Perpetrators of business fraud are getting more sophisticated everyday, and the translating and interpreting field is no exception. All the familiar scams involving everything from impersonated or “spoof” email accounts to “overpayments” with counterfeit checks are present in this industry. As problematic as schemes like that are, today I want to talk about a different kind of business fraud: CV or resume theft.
CV theft is when someone else takes the information off of a CV that is posted online and either claims it as their own or uses the information to open bank accounts, etc. Some people even land jobs based on CVs that they have stolen.
What’s at risk for customers? Inaccurate translations and culturally incompetent interpreting, in addition to the risk that accompanies giving financial information to an identity thief.
- Look closely at the full email address of anyone you’re contacting; “spoofed” email accounts often have domains that are off by one or two letters.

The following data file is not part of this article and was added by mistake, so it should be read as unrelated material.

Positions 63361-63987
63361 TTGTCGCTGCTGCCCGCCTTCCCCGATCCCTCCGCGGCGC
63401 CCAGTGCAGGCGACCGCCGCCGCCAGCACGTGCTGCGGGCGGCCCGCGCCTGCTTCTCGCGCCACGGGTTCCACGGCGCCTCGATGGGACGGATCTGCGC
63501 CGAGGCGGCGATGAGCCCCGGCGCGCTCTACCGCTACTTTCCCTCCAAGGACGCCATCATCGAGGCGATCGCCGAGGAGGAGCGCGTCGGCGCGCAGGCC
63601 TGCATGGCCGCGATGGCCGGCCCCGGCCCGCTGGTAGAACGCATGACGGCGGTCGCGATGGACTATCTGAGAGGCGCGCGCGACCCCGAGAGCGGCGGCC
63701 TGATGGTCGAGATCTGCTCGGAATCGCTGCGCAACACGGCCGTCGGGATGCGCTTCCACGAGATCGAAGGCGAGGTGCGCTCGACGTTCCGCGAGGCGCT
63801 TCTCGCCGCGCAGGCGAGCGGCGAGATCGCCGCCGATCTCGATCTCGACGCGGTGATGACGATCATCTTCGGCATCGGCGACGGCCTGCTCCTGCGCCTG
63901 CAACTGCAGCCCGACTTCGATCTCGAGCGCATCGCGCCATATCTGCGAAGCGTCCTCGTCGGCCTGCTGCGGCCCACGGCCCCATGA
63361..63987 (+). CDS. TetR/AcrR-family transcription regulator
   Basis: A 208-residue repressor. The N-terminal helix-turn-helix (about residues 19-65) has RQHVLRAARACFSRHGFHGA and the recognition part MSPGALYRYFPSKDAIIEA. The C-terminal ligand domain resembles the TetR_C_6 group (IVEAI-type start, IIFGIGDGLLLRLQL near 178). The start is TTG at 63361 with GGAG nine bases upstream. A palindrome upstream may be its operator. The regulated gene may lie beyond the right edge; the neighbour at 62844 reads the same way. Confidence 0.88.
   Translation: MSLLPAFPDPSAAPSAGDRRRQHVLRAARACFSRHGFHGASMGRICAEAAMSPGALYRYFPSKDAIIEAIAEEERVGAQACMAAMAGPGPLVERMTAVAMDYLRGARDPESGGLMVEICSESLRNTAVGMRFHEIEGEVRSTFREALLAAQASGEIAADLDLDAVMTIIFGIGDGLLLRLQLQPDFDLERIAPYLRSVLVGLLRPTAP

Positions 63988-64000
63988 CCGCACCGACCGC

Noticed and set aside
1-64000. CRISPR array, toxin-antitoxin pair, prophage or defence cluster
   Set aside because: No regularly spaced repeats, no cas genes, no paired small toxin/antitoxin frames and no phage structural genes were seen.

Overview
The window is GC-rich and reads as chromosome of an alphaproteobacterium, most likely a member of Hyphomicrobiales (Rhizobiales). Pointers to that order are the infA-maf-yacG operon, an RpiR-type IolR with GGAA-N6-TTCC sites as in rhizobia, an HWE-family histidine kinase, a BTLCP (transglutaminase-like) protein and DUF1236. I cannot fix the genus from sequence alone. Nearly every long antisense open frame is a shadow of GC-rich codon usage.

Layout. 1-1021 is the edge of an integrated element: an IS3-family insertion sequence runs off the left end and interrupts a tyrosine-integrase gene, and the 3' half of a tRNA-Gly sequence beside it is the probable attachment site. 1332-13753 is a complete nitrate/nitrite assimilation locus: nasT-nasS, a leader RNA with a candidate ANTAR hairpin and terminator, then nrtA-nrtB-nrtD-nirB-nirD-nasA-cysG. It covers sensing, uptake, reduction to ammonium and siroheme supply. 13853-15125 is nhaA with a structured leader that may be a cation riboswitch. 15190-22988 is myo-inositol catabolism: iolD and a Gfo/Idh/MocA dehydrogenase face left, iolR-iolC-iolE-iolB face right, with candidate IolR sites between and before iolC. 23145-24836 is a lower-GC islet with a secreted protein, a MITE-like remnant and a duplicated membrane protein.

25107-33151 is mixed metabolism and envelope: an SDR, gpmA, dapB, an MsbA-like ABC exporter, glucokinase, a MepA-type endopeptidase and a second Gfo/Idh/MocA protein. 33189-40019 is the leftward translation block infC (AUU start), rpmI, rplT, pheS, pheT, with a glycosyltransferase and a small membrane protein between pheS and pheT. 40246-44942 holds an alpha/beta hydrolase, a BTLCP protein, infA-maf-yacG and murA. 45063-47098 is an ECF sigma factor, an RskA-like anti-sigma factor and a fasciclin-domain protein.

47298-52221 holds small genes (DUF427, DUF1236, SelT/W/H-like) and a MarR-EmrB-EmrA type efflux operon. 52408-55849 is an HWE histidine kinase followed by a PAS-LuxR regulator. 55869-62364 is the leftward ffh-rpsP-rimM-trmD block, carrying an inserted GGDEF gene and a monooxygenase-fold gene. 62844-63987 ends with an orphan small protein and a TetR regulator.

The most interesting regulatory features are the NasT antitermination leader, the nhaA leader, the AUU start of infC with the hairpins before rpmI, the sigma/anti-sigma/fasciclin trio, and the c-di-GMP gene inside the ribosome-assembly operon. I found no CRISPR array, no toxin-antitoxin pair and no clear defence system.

- Fraud is much less likely to occur with an American Translators Association (ATA) certified translator — you can check the contact information of the person you are engaging against the published email address in the ATA directory.
- Stay clear of people who use free email accounts (Gmail, Yahoo, etc.) to conduct business, unless they are tried, tested, and true (I am currently consolidating all off my old Gmail contacts to email@example.com).
- When a potential translator contacts you, see if they make any reference to things you mentioned in your initial email — scam artists often use form letters and scripts.
Business fraud is a pandemic problem with no one solution. I hope that the suggestions in this article will be useful to you — but I also want to know about your experiences. Contact me at firstname.lastname@example.org if you have any questions.
Farsi Language Center